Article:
TDCI: Secure Your Information During Cyber Security Awareness Month

Technological Advances Provide Convenience but Leave Unsecure Information Vulnerable
Friday, October 05, 2018 | 08:02am

NASHVILLE – While technological advances have made everyday tasks easier, they’ve also increased the vulnerability of consumers’ most sensitive personal data. Electronic financial accounts, healthcare information, and social media profiles can be exposed in just a few clicks by enterprising scammers. In recognition of October as National Cyber Security Awareness Month, the Tennessee Department of Commerce and Insurance’s (TDCI) Consumer Affairs and Securities divisions are providing tips to help keep your information safe online.

According to the Federal Bureau of Investigation (FBI), cybercrimes are becoming increasingly prevalent, more dangerous, and more sophisticated. Complaints about Identity theft, which is one of the most common forms of cybercrime, have doubled between 2010 and 2015, according to the Federal Trade Commission (FTC).

“Cybercrime is serious and, unfortunately, becoming more commonplace as unscrupulous individuals can swiftly take advantage of unsuspecting consumers,” said TDCI Commissioner and President of the National Association of Insurance Commissioners Julie Mix McPeak. “We’re advising Tennesseans to go above and beyond during National Cyber Security Awareness Month and take precautions against cybercriminals. If you suspect you have become the victim of a cybercrime, we urge you to report it to the appropriate authorities.”

TDCI share the following tips to help keep your information safe online:


  • Your Internet router can be your first line of defense for your home’s Wi-Fi network. Ensure no one is accessing your network and occasionally change the login and password. For enhanced protection, enable encryption, change the router’s default password, and provide guests with guest network access.
  • Invest in antivirus and anti-malware software to protect your accounts from the threat of viruses and malware.
  • Never send personal information, like a Social Security Number, over email or other electronic communication platforms without encryption.


  • Whether you are commuting or sitting in a coffee shop, be aware of who can see the screen on your smartphone or other device or overhear your conversations.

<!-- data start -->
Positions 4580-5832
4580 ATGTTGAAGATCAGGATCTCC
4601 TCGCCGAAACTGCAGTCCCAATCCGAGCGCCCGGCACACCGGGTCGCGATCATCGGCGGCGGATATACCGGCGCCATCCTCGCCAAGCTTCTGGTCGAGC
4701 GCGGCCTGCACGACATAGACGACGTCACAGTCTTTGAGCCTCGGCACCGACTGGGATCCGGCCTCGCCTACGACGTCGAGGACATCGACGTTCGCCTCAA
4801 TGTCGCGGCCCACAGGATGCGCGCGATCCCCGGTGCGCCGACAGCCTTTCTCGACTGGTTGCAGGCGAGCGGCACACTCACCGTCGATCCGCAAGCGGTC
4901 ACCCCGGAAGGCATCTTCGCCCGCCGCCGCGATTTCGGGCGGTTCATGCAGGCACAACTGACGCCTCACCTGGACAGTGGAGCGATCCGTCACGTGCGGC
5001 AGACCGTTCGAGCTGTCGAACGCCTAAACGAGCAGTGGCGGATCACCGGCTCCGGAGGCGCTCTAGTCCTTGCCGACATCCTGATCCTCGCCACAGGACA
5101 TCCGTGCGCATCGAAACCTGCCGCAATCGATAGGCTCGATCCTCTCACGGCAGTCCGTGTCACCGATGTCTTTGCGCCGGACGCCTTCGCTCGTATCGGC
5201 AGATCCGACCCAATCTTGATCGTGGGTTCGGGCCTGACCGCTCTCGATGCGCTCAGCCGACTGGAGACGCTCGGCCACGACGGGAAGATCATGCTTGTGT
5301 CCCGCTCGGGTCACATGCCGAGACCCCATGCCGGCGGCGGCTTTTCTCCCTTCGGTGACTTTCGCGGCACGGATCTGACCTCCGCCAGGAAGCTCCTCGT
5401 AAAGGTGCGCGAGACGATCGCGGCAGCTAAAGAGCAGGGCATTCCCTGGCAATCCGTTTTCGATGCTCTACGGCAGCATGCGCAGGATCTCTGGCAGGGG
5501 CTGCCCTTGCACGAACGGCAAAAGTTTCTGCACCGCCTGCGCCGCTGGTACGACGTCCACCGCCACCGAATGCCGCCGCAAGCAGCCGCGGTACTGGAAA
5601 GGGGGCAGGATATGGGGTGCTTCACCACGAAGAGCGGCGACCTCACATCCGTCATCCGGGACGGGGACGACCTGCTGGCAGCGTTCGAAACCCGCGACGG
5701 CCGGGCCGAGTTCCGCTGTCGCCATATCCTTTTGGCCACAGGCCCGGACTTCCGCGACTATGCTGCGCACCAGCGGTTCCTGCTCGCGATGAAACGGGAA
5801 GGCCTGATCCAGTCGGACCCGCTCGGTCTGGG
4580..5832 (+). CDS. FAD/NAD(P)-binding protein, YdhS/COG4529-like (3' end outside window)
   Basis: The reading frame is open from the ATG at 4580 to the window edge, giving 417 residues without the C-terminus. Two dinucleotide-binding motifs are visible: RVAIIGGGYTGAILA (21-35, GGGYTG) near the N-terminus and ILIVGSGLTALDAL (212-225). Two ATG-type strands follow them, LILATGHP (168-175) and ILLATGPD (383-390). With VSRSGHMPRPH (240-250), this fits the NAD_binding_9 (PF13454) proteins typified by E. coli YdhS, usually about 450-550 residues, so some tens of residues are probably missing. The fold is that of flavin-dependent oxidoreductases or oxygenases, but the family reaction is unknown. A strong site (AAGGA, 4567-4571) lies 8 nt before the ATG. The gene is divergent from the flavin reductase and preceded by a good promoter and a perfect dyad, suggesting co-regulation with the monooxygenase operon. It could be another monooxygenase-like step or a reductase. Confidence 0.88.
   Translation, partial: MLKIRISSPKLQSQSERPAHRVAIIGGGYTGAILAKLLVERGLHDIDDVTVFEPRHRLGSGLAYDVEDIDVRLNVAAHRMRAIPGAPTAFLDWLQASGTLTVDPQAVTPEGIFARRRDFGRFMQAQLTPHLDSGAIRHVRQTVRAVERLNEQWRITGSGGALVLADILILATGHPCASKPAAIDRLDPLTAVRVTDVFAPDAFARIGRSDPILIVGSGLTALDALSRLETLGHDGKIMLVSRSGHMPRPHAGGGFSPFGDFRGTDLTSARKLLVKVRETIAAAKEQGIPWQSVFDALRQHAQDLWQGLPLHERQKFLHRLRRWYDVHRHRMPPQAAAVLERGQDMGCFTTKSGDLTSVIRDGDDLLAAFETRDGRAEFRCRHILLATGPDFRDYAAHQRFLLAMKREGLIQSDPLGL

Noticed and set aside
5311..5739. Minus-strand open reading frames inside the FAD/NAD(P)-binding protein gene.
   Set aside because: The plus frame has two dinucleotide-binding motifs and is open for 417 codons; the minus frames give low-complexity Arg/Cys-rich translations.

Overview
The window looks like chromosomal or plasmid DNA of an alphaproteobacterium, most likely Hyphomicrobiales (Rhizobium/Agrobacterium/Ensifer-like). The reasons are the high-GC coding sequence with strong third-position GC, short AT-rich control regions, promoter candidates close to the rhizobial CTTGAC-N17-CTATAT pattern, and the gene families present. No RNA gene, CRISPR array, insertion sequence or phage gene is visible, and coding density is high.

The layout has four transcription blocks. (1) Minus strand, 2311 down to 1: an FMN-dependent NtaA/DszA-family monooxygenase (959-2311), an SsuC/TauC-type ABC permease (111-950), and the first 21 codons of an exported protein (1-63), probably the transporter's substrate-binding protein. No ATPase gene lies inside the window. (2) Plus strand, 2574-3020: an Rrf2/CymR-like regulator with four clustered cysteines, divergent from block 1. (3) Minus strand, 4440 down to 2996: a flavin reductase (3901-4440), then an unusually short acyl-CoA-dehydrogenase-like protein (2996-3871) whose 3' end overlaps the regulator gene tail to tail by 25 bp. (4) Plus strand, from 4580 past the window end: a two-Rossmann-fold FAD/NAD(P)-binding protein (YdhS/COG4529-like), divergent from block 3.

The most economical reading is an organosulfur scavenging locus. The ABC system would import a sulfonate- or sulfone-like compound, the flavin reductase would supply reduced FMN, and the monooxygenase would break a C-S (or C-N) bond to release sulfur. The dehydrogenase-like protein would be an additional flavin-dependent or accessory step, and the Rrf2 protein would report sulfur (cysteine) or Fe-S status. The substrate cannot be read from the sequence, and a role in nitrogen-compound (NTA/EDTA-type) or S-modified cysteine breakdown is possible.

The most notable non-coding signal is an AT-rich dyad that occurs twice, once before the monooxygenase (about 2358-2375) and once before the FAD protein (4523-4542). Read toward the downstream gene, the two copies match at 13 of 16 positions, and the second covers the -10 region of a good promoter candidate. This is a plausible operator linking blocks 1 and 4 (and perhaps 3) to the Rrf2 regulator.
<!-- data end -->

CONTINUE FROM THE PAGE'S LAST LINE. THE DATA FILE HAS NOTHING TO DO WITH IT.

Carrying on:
• Never discuss bank account or credit card numbers in a public setting.
  • Be wary of credit card skimmers on gas pumps and ATMs. These devices are used by scammers and give them the ability to access your financial account information.


  • Memorize your most important passwords and write the others down. Keep this list in a secure, private place.
  • If you choose to store this information electronically, make sure to not label the folder or file “passwords.”
  • Make passwords strong by using a combination of uppercase and lowercase letters, numbers, and symbols. Consider using multi-word phrases to enhance security.
  • If available, use two-factor authentication. This gives an added layer of protection by requiring a second form of verification before allowing access to the account. Common forms of two-factor authentication are physical tokens, fingerprint authentication, or facial recognition.


  • Never click on attachments or links (even those labeled as “unsubscribe”) in an email from an unknown address. It only takes one click to infect your computer and compromise your data.
  • Hackers can use URLs that look legitimate, but contain system-infiltrating software. Look for spelling and grammatical errors in domain names and email addresses to avoid falling victim to this scheme.


  • Protect your digital wallet like you would physical wallet. Check the account frequently to ensure there are no surprise charges.
  • Be wary when investing in digital currency (often referred to as “Crypto-Currency”). Be especially concerned if the investments you are looking at offer guaranteed high-investment returns or if they pressure you to buy immediately.


  • Think before posting about yourself and others online. Consider what a post reveals, who might see it, and how it might affect others.


  • If you’ve been compromised, implement a fraud alert or credit freeze with one of the three credit bureaus. This service is free and may be included if credit monitoring is provided post-breach.

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